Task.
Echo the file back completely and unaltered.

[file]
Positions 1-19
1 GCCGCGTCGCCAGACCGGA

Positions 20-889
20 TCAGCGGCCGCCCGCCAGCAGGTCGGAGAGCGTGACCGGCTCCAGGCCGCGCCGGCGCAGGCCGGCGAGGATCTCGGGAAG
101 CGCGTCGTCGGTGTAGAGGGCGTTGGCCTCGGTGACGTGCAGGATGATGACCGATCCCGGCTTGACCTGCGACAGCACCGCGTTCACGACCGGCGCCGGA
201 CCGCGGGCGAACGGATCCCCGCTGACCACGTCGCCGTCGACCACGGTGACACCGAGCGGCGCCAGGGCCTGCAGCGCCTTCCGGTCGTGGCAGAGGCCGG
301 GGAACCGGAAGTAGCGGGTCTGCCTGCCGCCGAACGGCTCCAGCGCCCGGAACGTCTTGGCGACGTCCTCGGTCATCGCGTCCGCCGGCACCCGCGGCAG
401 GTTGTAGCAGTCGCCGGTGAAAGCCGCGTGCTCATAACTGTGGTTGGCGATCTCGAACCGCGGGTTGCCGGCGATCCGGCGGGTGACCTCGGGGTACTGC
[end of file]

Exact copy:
Positions 1-19
1 GCCGCGTCGCCAGACCGGA

Positions 20-889
20 TCAGCGGCCGCCCGCCAGCAGGTCGGAGAGCGTGACCGGCTCCAGGCCGCGCCGGCGCAGGCCGGCGAGGATCTCGGGAAG
101 CGCGTCGTCGGTGTAGAGGGCGTTGGCCTCGGTGACGTGCAGGATGATGACCGATCCCGGCTTGACCTGCGACAGCACCGCGTTCACGACCGGCGCCGGA
201 CCGCGGGCGAACGGATCCCCGCTGACCACGTCGCCGTCGACCACGGTGACACCGAGCGGCGCCAGGGCCTGCAGCGCCTTCCGGTCGTGGCAGAGGCCGG
301 GGAACCGGAAGTAGCGGGTCTGCCTGCCGCCGAACGGCTCCAGCGCCCGGAACGTCTTGGCGACGTCCTCGGTCATCGCGTCCGCCGGCACCCGCGGCAG
401 GTTGTAGCAGTCGCCGGTGAAAGCCGCGTGCTCATAACTGTGGTTGGCGATCTCGAACCGCGGGTTGCCGGCGATCCGGCGGGTGACCTCGGGGTACTGC